Large applications are often divided into front-end and back-end (or even more ends) depending on the target user groups. The front-end should be used by common users, while the back-end mainly the administrators or staff members. The two ends usually have dramatically different appearance, even though they may share a lot of code underneath. In this tutorial, we describe a way of organizing directories of the code for both ends.
Note: The directory organization described in this tutorial is meant to serve as a referential implementation. It is not a standard. Yii offers complete freedom for you to organize your directories, according to your needs.
To start with, we give out the directory organization as follows,
wwwroot/ index.php backend.php assets/ images/ js/ protected/ config/ main.php components/ controllers/ models/ views/ runtime/ backend/ config/ main.php components/ controllers/ models/ views/ runtime/
We have two entry scripts here:
backend.php. The former is used by front-end, while the latter by back-end. All the application code are placed under the base application directory
protected which should be configured to prevent from being accessed directly by end users.
protected, we have the normal set of sub-directories needed by a typical Yii application:
backend directory is used to store code that are specifically written for the back-end. Similar to the front-end, we organize these back-end code in terms of
The entry script code for the front-end and the back-end look like the following. Their main difference is that different application configurations are used.
// index.php: require('path/to/yii.php'); Yii::createWebApplication('protected/config/main.php')->run(); // backend.php: require('path/to/yii.php'); Yii::createWebApplication('protected/backend/config/main.php')->run();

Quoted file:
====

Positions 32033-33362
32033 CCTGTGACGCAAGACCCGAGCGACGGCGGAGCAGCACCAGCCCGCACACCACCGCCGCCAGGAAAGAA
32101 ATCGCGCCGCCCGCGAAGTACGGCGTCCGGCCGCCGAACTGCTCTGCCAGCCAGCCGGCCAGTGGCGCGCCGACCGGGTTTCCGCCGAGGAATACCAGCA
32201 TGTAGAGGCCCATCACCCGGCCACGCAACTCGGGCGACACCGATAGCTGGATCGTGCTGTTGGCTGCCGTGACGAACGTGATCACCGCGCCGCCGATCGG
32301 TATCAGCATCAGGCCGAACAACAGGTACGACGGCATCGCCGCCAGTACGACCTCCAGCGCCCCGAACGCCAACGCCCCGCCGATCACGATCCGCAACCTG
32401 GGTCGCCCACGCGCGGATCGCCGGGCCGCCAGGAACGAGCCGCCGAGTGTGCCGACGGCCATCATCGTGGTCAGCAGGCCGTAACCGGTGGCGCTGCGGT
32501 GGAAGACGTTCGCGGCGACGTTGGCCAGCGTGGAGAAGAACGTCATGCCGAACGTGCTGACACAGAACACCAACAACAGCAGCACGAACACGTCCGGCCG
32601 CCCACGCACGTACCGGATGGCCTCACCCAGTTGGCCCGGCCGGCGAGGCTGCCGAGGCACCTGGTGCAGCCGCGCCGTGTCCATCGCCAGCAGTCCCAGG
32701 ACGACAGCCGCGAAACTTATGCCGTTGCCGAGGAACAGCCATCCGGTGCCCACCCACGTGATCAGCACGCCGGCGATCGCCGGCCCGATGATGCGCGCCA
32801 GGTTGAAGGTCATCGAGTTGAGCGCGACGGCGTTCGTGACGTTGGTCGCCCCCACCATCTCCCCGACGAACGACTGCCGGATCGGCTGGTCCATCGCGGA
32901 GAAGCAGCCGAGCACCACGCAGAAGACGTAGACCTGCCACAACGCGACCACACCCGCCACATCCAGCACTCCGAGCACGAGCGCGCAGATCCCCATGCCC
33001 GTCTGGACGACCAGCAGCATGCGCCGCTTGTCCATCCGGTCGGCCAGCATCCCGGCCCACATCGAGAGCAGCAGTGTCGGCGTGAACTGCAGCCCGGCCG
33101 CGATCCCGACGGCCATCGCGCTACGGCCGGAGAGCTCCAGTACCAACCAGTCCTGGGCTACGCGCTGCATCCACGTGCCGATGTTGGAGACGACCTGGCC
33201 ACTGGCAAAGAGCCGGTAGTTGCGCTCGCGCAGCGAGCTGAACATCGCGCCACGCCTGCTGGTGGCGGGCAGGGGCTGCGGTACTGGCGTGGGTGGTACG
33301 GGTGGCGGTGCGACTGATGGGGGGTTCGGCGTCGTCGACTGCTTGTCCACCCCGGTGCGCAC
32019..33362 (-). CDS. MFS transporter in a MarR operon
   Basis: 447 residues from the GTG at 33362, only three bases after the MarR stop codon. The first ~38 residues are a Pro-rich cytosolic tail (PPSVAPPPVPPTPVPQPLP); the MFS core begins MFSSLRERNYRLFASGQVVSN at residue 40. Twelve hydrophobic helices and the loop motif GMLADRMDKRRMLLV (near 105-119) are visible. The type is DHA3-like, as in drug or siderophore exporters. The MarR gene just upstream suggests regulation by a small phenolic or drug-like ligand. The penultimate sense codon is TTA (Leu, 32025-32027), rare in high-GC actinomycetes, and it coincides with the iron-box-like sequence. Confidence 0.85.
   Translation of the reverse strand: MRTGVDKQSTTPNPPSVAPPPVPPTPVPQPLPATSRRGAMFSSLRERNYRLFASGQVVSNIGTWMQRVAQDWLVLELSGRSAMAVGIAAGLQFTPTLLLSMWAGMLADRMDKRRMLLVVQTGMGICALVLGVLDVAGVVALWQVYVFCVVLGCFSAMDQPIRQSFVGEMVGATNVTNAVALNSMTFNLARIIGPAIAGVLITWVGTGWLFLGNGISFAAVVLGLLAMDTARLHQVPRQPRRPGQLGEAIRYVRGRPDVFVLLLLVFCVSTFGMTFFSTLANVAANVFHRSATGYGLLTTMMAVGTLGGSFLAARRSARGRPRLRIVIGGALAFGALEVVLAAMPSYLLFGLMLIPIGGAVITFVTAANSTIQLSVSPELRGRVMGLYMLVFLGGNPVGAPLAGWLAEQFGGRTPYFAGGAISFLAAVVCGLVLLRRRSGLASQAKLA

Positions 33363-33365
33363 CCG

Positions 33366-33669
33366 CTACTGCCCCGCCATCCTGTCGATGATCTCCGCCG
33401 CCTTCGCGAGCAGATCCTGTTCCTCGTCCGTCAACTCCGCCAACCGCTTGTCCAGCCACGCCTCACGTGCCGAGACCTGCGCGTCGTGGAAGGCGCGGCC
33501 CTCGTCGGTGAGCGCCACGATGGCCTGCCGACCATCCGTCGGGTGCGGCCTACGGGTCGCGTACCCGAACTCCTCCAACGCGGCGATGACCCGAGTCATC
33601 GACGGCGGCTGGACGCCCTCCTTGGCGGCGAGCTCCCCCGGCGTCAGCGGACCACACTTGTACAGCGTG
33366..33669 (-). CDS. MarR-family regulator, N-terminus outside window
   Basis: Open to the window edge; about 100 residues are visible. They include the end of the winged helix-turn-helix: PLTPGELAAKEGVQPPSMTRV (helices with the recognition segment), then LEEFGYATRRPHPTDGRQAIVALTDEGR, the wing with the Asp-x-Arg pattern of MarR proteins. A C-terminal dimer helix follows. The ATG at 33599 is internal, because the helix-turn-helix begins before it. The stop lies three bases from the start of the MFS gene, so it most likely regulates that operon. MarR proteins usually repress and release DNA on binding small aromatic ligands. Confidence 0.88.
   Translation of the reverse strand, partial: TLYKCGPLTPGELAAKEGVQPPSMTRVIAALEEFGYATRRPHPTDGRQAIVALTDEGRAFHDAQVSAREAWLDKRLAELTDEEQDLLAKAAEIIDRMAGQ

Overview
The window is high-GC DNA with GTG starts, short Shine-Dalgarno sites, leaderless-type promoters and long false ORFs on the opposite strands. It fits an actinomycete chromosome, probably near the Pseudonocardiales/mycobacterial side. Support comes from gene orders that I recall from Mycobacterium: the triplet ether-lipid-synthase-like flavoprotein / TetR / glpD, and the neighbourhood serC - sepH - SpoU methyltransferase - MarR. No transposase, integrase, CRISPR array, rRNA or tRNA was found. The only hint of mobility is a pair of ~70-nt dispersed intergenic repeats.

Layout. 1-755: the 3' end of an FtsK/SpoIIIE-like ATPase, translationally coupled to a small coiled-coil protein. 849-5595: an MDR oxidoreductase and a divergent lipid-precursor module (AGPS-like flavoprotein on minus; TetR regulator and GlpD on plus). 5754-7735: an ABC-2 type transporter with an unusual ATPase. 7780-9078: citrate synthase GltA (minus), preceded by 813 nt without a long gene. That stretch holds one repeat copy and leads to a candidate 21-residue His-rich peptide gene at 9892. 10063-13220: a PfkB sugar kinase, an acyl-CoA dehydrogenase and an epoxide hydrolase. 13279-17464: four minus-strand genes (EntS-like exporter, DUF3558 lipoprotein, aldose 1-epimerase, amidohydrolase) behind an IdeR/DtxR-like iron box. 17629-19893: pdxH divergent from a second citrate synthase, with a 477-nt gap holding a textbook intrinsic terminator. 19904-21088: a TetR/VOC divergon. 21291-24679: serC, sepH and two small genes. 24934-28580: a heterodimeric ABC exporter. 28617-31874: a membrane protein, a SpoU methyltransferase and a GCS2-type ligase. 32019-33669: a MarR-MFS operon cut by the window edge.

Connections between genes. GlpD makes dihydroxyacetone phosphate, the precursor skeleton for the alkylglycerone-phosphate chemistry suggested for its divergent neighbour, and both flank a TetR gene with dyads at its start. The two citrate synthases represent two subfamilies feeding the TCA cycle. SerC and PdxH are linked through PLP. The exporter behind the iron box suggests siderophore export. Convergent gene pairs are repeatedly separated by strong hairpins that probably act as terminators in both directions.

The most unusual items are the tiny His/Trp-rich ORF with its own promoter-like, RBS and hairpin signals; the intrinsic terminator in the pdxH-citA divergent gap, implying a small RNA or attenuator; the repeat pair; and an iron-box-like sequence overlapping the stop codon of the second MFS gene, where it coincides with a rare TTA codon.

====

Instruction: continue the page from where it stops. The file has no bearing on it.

The front-end application configuration is very normal, just like we usually have for single-end applications. The back-end application configuration is a bit special. Its content is given as follows,
$backend=dirname(dirname(__FILE__)); $frontend=dirname($backend); Yii::setPathOfAlias('backend', $backend); return array( 'basePath' => $frontend, 'controllerPath' => $backend.'/controllers', 'viewPath' => $backend.'/views', 'runtimePath' => $backend.'/runtime', 'import' => array( 'backend.models.*', 'backend.components.*', 'application.models.*', 'application.components.*', ), // ... other configurations ... );
In the above, we first define
$frontend to be the directory
protected/, respectively. We then define a root alias named
backend to be the directory
protected/backend. In the configuration array, we specify that the base application directory of the back-end to be the same as that of the front-end, namely,
protected/ (the reason of doing so is to explained shortly). The rest of the crucial paths (
runtimePath) are defined to be located under
protected/backend. And finally, we import several directories, starting with the back-end
components directories, followed by the normal application
So why are we using
protected as the base application directory for both the front-end and the back-end? This is because the back-end often needs to reuse the code designed for the front-end, but not vice versa. Having the same base application directory means that the two ends have the same path for the
application root path alias. Therefore, code referring to the
application alias can be reused without any problem in both ends.
The back-end, in addition to reusing the front-end code, usually has its own special code to deal with, for example, content administration. We store these code under the
protected/backend/ directory and sub-directories. In its application configuration, we also import these additional sub-directories together with those meant for both of the ends.